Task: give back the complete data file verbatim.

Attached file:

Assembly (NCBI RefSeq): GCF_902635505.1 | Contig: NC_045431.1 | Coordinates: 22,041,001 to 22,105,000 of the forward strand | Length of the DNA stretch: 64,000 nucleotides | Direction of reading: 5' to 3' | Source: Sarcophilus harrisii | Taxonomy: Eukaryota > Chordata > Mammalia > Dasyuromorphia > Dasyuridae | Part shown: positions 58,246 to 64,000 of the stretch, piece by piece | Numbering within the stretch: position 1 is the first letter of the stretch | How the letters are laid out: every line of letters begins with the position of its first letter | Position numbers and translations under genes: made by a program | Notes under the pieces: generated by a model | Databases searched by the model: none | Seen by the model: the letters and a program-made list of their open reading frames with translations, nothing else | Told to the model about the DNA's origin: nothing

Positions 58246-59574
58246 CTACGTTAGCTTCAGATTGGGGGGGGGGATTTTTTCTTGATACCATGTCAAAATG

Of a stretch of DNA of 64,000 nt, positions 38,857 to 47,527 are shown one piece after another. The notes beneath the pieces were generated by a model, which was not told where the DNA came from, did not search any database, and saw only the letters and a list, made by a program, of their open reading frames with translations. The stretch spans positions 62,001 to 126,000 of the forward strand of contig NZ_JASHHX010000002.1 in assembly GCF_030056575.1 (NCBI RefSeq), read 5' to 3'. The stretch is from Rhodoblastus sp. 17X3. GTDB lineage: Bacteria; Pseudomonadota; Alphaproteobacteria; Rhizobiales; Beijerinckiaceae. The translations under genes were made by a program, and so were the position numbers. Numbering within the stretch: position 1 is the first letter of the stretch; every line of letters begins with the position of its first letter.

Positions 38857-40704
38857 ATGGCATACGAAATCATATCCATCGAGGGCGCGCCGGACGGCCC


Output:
Assembly (NCBI RefSeq): GCF_902635505.1 | Contig: NC_045431.1 | Coordinates: 22,041,001 to 22,105,000 of the forward strand | Length of the DNA stretch: 64,000 nucleotides | Direction of reading: 5' to 3' | Source: Sarcophilus harrisii | Taxonomy: Eukaryota > Chordata > Mammalia > Dasyuromorphia > Dasyuridae | Part shown: positions 58,246 to 64,000 of the stretch, piece by piece | Numbering within the stretch: position 1 is the first letter of the stretch | How the letters are laid out: every line of letters begins with the position of its first letter | Position numbers and translations under genes: made by a program | Notes under the pieces: generated by a model | Databases searched by the model: none | Seen by the model: the letters and a program-made list of their open reading frames with translations, nothing else | Told to the model about the DNA's origin: nothing

Positions 58246-59574
58246 CTACGTTAGCTTCAGATTGGGGGGGGGGATTTTTTCTTGATACCATGTCAAAATG

Of a stretch of DNA of 64,000 nt, positions 38,857 to 47,527 are shown one piece after another. The notes beneath the pieces were generated by a model, which was not told where the DNA came from, did not search any database, and saw only the letters and a list, made by a program, of their open reading frames with translations. The stretch spans positions 62,001 to 126,000 of the forward strand of contig NZ_JASHHX010000002.1 in assembly GCF_030056575.1 (NCBI RefSeq), read 5' to 3'. The stretch is from Rhodoblastus sp. 17X3. GTDB lineage: Bacteria; Pseudomonadota; Alphaproteobacteria; Rhizobiales; Beijerinckiaceae. The translations under genes were made by a program, and so were the position numbers. Numbering within the stretch: position 1 is the first letter of the stretch; every line of letters begins with the position of its first letter.

Positions 38857-40704
38857 ATGGCATACGAAATCATATCCATCGAGGGCGCGCCGGACGGCCC